While away undergoing health treatment, engineer and physicist Antonio Ricardo Droher Rodrigues missed the first electron loop around the Sirius ring, the new Brazilian synchrotron light source, on November 25, 2019. He was also not present when the team was able to store electrons in the accelerator for several hours, on December 14 of that same year. But he was there for a photo two days later, when the team was first able to generate enough current to bring synchrotron light to one of the future experimental stations of Sirius. “We did it for him. And he was very happy,” shares Antonio José Roque da Silva, director general of the Brazilian Center for Research in Energy and Materials (CNPEM), located in Campinas. The physicist died on January 3, at the age of 68, of lung cancer. Born in Curitiba, in the state of Paraná, he was married to Liu Lin, leader of the LNLS Accelerator Physics Group, and is survived by her and their three children: Erica, Kevin, and Ian.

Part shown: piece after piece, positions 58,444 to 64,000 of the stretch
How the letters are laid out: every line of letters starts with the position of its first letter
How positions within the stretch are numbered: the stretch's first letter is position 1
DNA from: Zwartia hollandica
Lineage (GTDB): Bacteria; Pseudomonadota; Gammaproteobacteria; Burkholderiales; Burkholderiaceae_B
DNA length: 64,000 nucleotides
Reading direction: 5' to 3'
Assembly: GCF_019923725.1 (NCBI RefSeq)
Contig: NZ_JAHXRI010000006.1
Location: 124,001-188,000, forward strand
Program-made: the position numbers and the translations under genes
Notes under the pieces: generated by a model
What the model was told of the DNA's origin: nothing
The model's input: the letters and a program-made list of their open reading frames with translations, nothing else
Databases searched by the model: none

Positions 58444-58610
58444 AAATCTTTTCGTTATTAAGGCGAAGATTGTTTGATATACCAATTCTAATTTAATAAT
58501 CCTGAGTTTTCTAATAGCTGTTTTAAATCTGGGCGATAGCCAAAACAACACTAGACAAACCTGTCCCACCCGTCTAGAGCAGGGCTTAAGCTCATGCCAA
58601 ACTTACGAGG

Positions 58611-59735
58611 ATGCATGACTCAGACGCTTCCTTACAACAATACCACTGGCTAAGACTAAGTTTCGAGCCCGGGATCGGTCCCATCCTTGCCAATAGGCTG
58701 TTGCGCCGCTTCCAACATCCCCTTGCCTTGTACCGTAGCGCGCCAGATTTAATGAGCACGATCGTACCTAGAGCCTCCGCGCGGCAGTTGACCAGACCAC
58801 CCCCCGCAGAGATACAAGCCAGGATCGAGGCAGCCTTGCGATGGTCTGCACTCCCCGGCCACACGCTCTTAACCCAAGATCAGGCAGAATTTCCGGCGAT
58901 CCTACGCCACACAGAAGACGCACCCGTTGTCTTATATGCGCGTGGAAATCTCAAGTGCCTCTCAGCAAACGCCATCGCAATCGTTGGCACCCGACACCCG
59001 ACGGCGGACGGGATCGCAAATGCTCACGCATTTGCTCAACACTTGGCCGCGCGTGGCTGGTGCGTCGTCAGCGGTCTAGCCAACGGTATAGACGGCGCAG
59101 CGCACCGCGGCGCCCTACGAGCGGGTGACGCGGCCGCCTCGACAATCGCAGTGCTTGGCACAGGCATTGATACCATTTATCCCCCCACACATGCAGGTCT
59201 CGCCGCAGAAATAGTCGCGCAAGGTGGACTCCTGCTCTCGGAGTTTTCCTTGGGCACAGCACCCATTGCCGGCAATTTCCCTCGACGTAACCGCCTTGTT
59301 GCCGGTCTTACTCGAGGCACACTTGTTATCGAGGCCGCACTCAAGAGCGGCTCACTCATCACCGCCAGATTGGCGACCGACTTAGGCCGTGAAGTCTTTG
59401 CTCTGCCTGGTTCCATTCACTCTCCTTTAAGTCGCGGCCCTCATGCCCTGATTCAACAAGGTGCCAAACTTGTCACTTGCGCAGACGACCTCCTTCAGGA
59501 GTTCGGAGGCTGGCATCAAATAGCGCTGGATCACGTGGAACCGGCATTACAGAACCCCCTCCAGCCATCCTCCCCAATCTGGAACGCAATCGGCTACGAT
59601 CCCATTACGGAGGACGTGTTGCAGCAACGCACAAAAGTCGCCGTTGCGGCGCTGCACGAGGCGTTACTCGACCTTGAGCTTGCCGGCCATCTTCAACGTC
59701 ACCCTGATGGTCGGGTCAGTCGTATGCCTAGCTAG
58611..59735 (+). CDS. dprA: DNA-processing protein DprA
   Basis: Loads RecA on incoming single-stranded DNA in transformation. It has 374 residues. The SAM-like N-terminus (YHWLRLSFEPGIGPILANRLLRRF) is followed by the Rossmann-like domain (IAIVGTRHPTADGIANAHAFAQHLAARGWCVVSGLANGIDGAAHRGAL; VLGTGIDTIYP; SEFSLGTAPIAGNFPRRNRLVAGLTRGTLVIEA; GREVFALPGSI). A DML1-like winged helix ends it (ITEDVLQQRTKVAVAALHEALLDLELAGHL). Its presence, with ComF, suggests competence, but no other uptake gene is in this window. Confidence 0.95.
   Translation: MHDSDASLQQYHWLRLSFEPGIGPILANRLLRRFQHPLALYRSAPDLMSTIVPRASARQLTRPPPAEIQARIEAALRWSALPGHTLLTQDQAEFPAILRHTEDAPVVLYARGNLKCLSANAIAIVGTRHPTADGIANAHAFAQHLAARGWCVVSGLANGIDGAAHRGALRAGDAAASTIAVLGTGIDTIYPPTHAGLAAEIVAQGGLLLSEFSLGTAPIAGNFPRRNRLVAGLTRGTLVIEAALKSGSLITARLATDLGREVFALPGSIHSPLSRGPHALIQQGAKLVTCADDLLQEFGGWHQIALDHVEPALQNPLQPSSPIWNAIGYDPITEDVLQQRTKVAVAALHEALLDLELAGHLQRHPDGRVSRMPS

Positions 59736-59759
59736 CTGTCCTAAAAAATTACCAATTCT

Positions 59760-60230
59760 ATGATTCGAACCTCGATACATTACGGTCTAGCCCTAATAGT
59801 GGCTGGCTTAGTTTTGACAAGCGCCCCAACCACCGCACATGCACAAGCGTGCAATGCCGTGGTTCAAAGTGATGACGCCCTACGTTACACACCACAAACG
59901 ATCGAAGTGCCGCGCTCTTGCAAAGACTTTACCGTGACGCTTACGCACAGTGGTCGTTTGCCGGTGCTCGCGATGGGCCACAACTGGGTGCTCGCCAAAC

Rodrigues obtained his undergraduate degree in civil engineering from the Federal University of Paraná (UFPR) and a PhD in physics from King’s College London. He was in charge of designing the synchrotron accelerator not only for Sirius, but also for UVX, the first in the southern hemisphere, launched in 1997. Both are located at the National Synchrotron Light Laboratory (LNLS), at CNPEM. “Ricardo was a brilliant engineer, and the main contributor to the design of the first UVX synchrotron. He was also the one who designed Sirius and directed the operations that led to its success as a great instrument for science, entirely designed and largely [80%] built in Brazil,” declares Rogério Cezar Cerqueira Leite, president of the CNPEM council. “Furthermore, he was always a committed, kind, and modest researcher. In short, an exemplary scientist and citizen.”